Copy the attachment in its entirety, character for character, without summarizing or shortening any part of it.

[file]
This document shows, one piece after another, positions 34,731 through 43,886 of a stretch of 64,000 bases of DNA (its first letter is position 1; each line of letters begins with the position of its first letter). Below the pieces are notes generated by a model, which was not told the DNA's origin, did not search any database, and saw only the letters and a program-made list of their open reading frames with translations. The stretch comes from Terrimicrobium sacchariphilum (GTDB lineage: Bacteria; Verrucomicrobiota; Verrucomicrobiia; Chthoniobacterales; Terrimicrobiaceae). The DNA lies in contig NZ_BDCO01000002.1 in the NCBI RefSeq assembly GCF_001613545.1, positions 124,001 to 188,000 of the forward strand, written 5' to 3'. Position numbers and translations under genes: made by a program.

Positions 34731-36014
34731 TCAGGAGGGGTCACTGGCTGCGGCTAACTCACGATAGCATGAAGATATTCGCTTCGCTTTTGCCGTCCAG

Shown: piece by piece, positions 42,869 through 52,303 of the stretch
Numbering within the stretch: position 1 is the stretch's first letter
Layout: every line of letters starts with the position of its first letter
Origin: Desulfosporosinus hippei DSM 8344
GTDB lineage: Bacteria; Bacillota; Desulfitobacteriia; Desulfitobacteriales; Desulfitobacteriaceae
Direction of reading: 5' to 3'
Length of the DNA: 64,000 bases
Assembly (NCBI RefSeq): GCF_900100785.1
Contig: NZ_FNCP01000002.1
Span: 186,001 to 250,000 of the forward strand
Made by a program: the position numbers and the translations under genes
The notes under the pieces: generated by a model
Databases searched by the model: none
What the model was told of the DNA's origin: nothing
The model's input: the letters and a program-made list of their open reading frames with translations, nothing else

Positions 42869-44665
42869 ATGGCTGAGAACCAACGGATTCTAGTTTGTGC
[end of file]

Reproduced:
This document shows, one piece after another, positions 34,731 through 43,886 of a stretch of 64,000 bases of DNA (its first letter is position 1; each line of letters begins with the position of its first letter). Below the pieces are notes generated by a model, which was not told the DNA's origin, did not search any database, and saw only the letters and a program-made list of their open reading frames with translations. The stretch comes from Terrimicrobium sacchariphilum (GTDB lineage: Bacteria; Verrucomicrobiota; Verrucomicrobiia; Chthoniobacterales; Terrimicrobiaceae). The DNA lies in contig NZ_BDCO01000002.1 in the NCBI RefSeq assembly GCF_001613545.1, positions 124,001 to 188,000 of the forward strand, written 5' to 3'. Position numbers and translations under genes: made by a program.

Positions 34731-36014
34731 TCAGGAGGGGTCACTGGCTGCGGCTAACTCACGATAGCATGAAGATATTCGCTTCGCTTTTGCCGTCCAG

Shown: piece by piece, positions 42,869 through 52,303 of the stretch
Numbering within the stretch: position 1 is the stretch's first letter
Layout: every line of letters starts with the position of its first letter
Origin: Desulfosporosinus hippei DSM 8344
GTDB lineage: Bacteria; Bacillota; Desulfitobacteriia; Desulfitobacteriales; Desulfitobacteriaceae
Direction of reading: 5' to 3'
Length of the DNA: 64,000 bases
Assembly (NCBI RefSeq): GCF_900100785.1
Contig: NZ_FNCP01000002.1
Span: 186,001 to 250,000 of the forward strand
Made by a program: the position numbers and the translations under genes
The notes under the pieces: generated by a model
Databases searched by the model: none
What the model was told of the DNA's origin: nothing
The model's input: the letters and a program-made list of their open reading frames with translations, nothing else

Positions 42869-44665
42869 ATGGCTGAGAACCAACGGATTCTAGTTTGTGC